After a year that resulted in historic highlights, the real estate industry is still as competitive as ever. As many of the sector’s top companies look to outdo last year’s performance, the path toward achieving those goals rests on the shoulders of their agents, who are undoubtedly aiming to do the same.
While there is no silver bullet for improving your performance as an agent, an old saying states, “success leaves breadcrumbs.”
RISMedia spoke with several high-performing real estate professionals at some of the top brokerages listed in its 34th Annual Power Broker Survey to pick their brains on their strategies to maintain the solid momentum they built last year.
Leonard Steinberg, Compass: Touting 25 years in real estate, Steinberg wears many hats at the tech-focused brokerage that topped RISMedia’s 2021 Power Broker Rankings—based on sales volume. A veteran at the company, Steinberg tallied an impressive 2021 performance with more than $200 million in sales volume.
Tim Allen, Tim Allen Properties at Coldwell Banker Realty/Realogy: Allen has earned his fair share of recognition from Coldwell Banker and Realogy—now Anywhere Real Estate—as one of their top producing agents. Accounting for $465 million in residential sales last year, he was named Coldwell Banker’s No. 1 agent in the U.S. last year.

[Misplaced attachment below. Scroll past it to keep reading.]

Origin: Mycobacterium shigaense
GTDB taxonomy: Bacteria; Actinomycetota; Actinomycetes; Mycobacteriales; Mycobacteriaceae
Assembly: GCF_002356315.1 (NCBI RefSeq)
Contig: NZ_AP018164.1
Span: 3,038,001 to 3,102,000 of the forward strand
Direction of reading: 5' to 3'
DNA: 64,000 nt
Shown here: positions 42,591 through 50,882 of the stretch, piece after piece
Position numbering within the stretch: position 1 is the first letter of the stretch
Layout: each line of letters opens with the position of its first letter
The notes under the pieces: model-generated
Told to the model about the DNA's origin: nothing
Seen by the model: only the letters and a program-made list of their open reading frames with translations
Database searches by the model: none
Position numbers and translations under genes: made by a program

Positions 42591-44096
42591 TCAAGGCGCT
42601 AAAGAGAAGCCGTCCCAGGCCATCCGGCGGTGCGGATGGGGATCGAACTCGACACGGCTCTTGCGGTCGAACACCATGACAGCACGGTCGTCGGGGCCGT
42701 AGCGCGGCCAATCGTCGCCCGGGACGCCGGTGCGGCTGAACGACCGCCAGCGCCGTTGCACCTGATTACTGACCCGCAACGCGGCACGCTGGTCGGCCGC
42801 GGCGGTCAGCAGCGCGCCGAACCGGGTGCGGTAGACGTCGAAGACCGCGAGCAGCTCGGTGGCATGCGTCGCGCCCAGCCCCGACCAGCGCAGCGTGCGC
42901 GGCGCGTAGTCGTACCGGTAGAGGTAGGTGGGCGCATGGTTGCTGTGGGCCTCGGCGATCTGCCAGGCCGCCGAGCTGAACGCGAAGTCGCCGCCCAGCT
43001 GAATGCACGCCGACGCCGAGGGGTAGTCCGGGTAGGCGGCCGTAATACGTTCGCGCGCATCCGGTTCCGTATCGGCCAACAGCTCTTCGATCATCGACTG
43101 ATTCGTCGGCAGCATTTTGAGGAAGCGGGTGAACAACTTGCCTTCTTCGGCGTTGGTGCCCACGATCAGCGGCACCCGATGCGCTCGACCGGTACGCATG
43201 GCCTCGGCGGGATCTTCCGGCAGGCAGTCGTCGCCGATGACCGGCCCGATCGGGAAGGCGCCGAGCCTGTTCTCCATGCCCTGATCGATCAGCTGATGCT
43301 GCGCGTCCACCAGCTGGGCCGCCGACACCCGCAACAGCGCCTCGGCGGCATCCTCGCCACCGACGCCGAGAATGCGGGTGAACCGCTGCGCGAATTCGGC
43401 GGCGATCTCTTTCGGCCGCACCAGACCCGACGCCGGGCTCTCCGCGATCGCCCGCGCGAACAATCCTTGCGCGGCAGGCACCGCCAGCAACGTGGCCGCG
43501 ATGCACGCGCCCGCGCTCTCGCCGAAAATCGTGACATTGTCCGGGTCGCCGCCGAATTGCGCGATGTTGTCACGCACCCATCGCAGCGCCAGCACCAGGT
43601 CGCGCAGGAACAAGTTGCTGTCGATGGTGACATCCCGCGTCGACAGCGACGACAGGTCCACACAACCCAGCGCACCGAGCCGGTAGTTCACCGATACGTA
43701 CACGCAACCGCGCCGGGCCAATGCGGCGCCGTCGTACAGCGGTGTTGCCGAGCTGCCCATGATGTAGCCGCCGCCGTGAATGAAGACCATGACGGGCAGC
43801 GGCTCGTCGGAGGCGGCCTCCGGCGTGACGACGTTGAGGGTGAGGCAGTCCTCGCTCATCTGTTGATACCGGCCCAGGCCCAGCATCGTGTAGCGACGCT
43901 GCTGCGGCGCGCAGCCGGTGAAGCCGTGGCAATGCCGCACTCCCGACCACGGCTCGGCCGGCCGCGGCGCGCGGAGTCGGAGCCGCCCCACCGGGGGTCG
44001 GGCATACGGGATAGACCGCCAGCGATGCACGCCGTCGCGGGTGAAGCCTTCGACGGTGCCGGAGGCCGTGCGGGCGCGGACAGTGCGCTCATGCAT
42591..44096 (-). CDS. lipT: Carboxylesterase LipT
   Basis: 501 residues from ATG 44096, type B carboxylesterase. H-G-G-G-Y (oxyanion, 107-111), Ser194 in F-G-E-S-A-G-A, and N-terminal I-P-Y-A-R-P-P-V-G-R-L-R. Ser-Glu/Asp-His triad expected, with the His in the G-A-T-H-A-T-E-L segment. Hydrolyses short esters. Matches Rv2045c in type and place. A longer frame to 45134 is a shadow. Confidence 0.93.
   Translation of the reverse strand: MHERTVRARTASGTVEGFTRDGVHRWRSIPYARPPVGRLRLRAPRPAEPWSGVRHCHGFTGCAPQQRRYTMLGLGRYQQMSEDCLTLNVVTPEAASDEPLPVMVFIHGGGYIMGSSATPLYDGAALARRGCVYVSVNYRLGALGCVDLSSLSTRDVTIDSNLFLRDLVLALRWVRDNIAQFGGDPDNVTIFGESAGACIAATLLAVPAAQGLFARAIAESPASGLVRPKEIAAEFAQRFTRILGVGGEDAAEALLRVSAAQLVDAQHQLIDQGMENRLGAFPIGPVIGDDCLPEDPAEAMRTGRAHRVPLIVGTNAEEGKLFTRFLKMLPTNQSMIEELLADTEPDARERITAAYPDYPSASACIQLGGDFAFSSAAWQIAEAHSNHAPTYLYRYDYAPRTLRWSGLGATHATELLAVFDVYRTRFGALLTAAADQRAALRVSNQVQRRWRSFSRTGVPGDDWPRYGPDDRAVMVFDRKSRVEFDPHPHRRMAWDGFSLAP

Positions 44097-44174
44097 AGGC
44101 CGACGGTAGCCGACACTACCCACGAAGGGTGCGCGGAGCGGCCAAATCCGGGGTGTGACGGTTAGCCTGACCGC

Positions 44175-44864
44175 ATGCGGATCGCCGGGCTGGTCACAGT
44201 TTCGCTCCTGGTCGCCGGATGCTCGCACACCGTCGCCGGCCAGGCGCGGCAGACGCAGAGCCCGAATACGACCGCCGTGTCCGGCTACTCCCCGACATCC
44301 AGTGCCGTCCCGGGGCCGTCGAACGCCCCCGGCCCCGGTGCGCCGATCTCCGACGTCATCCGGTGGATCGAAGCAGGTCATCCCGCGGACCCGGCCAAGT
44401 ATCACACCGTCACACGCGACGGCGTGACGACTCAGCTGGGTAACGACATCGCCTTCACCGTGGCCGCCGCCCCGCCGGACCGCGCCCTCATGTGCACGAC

Elizabeth Riley, Luxe Property Group, brokered by eXp Realty: A 17-year veteran in real estate, Riley has leveraged her marketing savvy to serve her community and clients. Recording $34,039,604 in sales last year, she spends a great deal of time educating fellow eXp agents on topics that span the entire real estate industry.
Lauren Muss, Douglas Elliman: A native New Yorker, Muss has been in real estate since 1994, achieving more than $6.5 billion in sales. In 2021, she reeled in nearly $243 million in sales volume.
See these companies’ rankings in RISMedia’s Power Broker List.
Jordan Grice: How do you measure productivity and what are you doing to stay productive when it comes to sales, lead generation and networking?
Tim Allen: I’ve sold a couple thousand houses and if I was just selling houses I would’ve retired or gone out of business long ago. It’s just boring to me, sitting in front of someone and going out with a scripted line or coming in there with an agenda. What I really like to do is meet people. I want to get to know them. I want to know about their life, their family, and their goals. That’s what is most important to me. I love what I do, and I still get excited about it, I get excited about being with my team.
Elizabeth Riley: For me, I don’t focus on the numbers, and I don’t focus on the goals. I say that because if I’m doing what I’m supposed to be doing day in and day out. If I’m treating my clients like they are my one and only client, if I’m showing up and delivering and exceeding expectations, then I’m helping them reach their goals which in return helps me reach my goals.
Last year was my best in all of my 17 years in the business, and I think it’s really because I went back to relationships and building a rapport with people. They know me, like me and trust me, and when I’m treating them really well and doing the best service I can for them they tell everyone they know.
JG: Competition for listings is as fierce today as it’s ever been. What’s your approach to locking down listings?